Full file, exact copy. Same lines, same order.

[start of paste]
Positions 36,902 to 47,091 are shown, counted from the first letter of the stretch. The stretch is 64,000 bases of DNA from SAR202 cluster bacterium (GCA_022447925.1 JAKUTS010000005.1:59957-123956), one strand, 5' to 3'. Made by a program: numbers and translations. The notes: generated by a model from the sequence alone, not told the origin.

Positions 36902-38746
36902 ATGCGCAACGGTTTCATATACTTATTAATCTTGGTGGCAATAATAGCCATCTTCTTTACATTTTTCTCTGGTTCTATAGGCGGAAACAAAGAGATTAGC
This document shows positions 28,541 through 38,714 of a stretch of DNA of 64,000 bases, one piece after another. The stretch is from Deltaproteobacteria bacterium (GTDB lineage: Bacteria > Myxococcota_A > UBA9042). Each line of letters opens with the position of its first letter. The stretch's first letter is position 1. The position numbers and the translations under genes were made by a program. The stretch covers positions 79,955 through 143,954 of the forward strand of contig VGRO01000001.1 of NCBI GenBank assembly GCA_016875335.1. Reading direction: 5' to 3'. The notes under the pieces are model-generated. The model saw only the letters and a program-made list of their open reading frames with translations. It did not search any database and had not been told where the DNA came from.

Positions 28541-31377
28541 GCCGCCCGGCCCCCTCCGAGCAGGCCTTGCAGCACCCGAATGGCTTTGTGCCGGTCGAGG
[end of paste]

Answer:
Positions 36,902 to 47,091 are shown, counted from the first letter of the stretch. The stretch is 64,000 bases of DNA from SAR202 cluster bacterium (GCA_022447925.1 JAKUTS010000005.1:59957-123956), one strand, 5' to 3'. Made by a program: numbers and translations. The notes: generated by a model from the sequence alone, not told the origin.

Positions 36902-38746
36902 ATGCGCAACGGTTTCATATACTTATTAATCTTGGTGGCAATAATAGCCATCTTCTTTACATTTTTCTCTGGTTCTATAGGCGGAAACAAAGAGATTAGC
This document shows positions 28,541 through 38,714 of a stretch of DNA of 64,000 bases, one piece after another. The stretch is from Deltaproteobacteria bacterium (GTDB lineage: Bacteria > Myxococcota_A > UBA9042). Each line of letters opens with the position of its first letter. The stretch's first letter is position 1. The position numbers and the translations under genes were made by a program. The stretch covers positions 79,955 through 143,954 of the forward strand of contig VGRO01000001.1 of NCBI GenBank assembly GCA_016875335.1. Reading direction: 5' to 3'. The notes under the pieces are model-generated. The model saw only the letters and a program-made list of their open reading frames with translations. It did not search any database and had not been told where the DNA came from.

Positions 28541-31377
28541 GCCGCCCGGCCCCCTCCGAGCAGGCCTTGCAGCACCCGAATGGCTTTGTGCCGGTCGAGG